My understanding is there has been transfer of funds from the Federal Govt. Treasury to Interstate Highway Maintenance because in some cases highway use taxes were not sufficient.

Police highway patrol is not funded by specific highway taxes in many cases but is funded as part of general police funding from general state taxationl

Interstate hihgways do not pay real estate taxes.  Amtrak does pay some taxes to communities where it owns the tracks, and all freight railrioads that own their rights-of-way pay real estate taxes.  And on their other owned facilities as well.

Regional airport are subsidized from the Federal Treasury on a special program,

All forms of transportation in the USA are subsidized, not just Amtrak, except a large fraction of freight railroading.

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Posted by VOLKER LANDWEHR on Friday, May 18, 2018 2:05 PM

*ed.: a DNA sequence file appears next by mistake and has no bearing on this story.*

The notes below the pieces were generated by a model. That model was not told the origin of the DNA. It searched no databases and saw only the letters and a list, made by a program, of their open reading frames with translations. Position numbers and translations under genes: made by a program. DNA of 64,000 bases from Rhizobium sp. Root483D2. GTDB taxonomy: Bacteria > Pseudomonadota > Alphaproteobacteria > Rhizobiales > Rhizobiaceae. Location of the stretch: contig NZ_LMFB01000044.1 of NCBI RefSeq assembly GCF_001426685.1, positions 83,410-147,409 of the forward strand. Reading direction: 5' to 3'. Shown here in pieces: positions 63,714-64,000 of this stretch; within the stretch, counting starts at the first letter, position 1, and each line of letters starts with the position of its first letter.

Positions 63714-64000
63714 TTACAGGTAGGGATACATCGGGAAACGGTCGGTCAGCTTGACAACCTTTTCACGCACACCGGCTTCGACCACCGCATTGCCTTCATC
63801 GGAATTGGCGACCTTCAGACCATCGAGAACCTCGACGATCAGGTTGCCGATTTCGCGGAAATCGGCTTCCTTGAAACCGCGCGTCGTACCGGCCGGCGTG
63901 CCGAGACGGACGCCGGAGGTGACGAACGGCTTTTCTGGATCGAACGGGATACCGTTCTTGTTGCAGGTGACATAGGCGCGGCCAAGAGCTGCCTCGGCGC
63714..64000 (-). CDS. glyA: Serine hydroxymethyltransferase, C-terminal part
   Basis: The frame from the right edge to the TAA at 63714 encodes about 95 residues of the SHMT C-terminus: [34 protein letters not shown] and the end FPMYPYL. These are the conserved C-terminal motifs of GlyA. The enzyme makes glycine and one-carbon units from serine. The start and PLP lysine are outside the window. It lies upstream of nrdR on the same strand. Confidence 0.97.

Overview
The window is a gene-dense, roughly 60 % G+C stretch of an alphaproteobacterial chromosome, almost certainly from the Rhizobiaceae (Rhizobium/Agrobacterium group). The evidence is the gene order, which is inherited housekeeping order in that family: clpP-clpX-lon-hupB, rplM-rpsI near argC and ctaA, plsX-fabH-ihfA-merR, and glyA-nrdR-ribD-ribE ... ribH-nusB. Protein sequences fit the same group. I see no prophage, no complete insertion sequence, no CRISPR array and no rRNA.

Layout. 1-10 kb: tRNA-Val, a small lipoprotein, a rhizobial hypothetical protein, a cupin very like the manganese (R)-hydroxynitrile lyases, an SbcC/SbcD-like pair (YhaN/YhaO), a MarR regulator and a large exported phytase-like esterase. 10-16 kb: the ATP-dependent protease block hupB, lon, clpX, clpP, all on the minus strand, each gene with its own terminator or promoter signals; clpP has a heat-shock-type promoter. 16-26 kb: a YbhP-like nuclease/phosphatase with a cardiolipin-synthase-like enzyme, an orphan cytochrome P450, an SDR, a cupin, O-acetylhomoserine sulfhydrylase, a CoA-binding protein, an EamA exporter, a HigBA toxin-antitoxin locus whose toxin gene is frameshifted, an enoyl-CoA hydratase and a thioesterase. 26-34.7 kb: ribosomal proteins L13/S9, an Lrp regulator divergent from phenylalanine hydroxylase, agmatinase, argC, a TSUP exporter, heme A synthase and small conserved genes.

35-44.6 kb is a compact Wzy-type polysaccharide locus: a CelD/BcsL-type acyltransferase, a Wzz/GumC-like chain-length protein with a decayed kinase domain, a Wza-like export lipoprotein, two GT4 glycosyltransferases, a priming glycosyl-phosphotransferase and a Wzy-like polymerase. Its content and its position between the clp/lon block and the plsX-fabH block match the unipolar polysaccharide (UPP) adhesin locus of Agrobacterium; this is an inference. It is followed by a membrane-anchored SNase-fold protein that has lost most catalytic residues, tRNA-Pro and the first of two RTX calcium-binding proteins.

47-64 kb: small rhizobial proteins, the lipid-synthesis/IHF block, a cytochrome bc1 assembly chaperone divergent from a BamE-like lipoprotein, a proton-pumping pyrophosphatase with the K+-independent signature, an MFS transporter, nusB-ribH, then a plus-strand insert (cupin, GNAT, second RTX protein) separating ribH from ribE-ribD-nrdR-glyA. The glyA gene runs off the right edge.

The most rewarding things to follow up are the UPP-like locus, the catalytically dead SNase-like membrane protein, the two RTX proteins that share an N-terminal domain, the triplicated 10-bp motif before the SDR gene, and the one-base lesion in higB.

PNWRMNM
Only in America do you see private railroads supporting a government rail service through theft of rail capacity.

At least in 1970 the Amtrak deal must have looked good to the passenger railroads of the time.

Not participating would have meant four more years of passenger traffic according to the 1970 status with the following ICC abandonment procedure and eventual law suits. Fixed in the Amtrak-law.

The loss in passenger traffic was $449.5 million in 1970. So the railroads saved $1.8 billion by being able to cancel passenger traffic immediately without the ICC procedure. And the get access charges. Stealing?
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Posted by CMStPnP on Friday, May 18, 2018 8:04 PM